Now, you probably have a good idea of what you want to achieve with your tests, but let's spell out a few specifics.
Defining your overall goals and the specific steps your potential customers need to take on the path to reaching those goals will give you clear insight into what sorts of changes you should be testing.
In this client's case, we defined success as increased sales (see, I told you "more sales" was the best answer). To achieve that goal, however, we needed the client's website to produce more qualified leads for their sales team.
Additionally, the client had a lot of different offers that potential clients could choose from, so the page need to identify which option or options potential clients were the most interested in.
Now that we knew who we were targeting and what our goals were, it was time to come up with some hypotheses.
At this point, your job is to try and guess at which factors on your site are preventing your target audience from doing what you want them to do and how you can eliminate or reduce those factors.
Here are some of the hypotheses we came up with:
Armed with these (and a variety of other hypotheses), we were ready to start testing.
Your testing strategy doesn't end when your tests start. You need to document everything and use what you learn to develop new hypotheses and tests.
Depending on how you like to do things, your documentation can be fairly simple or quite complex, but your approach needs to be methodical—each test needs to teach you something that you can use to produce better results from your next test.
For example, here's how you might track the results of a series of call-to-action tests:
Yes, it takes some extra effort to document everything, but it is both easier and more effective than simply testing new ideas at random. Plus, if anyone ever asks you why your page is set up the way it is, you'll have a solid, data-driven answer.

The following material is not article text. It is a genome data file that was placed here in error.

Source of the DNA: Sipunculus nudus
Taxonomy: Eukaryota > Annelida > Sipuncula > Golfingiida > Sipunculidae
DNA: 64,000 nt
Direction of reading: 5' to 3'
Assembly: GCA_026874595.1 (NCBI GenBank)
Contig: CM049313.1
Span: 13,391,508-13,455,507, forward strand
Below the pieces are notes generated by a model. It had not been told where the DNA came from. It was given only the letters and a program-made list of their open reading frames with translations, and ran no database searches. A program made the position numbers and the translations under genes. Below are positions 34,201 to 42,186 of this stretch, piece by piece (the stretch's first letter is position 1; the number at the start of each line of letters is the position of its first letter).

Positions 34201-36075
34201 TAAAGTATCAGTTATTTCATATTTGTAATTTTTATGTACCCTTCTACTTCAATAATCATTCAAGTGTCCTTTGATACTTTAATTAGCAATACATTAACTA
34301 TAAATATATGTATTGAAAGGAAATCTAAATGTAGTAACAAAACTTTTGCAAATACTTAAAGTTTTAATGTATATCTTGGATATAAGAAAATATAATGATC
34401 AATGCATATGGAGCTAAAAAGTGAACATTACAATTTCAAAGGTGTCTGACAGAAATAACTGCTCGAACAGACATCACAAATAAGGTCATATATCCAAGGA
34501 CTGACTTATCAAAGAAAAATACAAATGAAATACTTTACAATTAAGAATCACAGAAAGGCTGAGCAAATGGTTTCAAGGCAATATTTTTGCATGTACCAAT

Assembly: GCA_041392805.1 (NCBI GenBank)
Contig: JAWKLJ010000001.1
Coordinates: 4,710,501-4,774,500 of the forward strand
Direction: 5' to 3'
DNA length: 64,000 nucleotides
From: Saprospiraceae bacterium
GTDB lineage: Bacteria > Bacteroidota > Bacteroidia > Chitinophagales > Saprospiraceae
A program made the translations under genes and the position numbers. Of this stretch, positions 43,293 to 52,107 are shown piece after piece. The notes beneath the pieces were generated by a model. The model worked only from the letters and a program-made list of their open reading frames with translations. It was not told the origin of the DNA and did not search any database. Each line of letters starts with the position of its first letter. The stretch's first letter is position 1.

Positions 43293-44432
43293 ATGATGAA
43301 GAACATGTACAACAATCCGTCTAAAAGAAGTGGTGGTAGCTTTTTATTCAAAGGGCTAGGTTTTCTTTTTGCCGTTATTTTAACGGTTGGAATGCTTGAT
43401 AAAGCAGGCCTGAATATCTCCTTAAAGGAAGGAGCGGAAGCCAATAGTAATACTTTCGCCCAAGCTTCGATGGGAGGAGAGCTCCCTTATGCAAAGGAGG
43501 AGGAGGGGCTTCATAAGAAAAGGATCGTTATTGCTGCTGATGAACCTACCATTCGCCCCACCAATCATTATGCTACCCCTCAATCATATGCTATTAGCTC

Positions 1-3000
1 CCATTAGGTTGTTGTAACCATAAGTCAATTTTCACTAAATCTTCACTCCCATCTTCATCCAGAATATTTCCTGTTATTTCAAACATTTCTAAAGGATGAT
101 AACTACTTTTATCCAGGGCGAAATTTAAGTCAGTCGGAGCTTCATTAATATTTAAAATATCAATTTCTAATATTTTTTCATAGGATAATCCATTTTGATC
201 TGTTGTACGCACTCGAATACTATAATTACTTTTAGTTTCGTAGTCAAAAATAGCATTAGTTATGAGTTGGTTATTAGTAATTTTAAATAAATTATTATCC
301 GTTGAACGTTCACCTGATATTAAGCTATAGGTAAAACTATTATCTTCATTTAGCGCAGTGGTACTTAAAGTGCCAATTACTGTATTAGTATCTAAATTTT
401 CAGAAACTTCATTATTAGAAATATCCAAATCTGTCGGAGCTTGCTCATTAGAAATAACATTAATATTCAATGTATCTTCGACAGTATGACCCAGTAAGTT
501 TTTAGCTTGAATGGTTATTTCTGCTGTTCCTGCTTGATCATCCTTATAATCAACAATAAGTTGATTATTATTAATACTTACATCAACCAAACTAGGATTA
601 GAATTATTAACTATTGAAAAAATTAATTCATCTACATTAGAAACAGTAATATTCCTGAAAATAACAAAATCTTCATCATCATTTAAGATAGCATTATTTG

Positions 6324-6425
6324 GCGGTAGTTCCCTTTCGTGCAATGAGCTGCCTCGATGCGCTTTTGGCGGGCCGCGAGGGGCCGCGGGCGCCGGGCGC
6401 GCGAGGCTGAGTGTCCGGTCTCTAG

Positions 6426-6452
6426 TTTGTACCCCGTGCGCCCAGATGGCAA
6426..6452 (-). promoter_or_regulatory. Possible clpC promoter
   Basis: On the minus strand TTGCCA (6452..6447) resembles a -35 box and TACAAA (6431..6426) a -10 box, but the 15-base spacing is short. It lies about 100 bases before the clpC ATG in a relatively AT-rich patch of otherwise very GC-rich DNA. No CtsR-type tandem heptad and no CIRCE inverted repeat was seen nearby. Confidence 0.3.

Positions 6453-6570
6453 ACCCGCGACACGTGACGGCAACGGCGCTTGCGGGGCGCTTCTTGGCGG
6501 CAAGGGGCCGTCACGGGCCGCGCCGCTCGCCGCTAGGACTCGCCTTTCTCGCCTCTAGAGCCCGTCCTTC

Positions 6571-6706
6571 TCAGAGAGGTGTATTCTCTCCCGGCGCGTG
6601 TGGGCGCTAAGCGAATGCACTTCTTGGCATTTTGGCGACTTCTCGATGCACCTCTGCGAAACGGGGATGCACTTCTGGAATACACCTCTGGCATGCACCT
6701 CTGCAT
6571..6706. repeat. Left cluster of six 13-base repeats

Once we started testing, we discovered that our audience converted best when we put them in the driver's seat. A strong sell was a major turnoff to this audience.
As a result, we ultimately ended up with a simple CTA that allowed our audience to indicate what they were interested in before we asked them to submit their information.
We also discovered that our target audience wanted something easy, so we made sure our headline and body copy emphasized how easy and quick the client's services were.
After a certain point, however, there was only so much that we could say to make it clear that working with our client's business was easy and simple.
So, we tried eliminating page elements to see if streamlining the landing page would help reinforce the idea that our client was completely focused on creating an easy, painless experience for their customers.
As a result, our conversion rate improved by 22%—but that was hardly a surprise.
After learning so much about what our target audience wanted from our site, we knew that a simple, focused page would convince our client's potential customers to convert...and it did.
Successful A/B testing isn't the result of luck, it's the result of great strategy.
With a great testing strategy, it doesn't matter if you don't always get case study-worthy results with every test. Over time, you'll be able to figure out exactly what your audience wants and create a user experience that dramatically improves your conversion rate.
You’ve heard my two cents, now I want to hear yours.
Do you agree with this approach? How do you set your testing efforts up for success?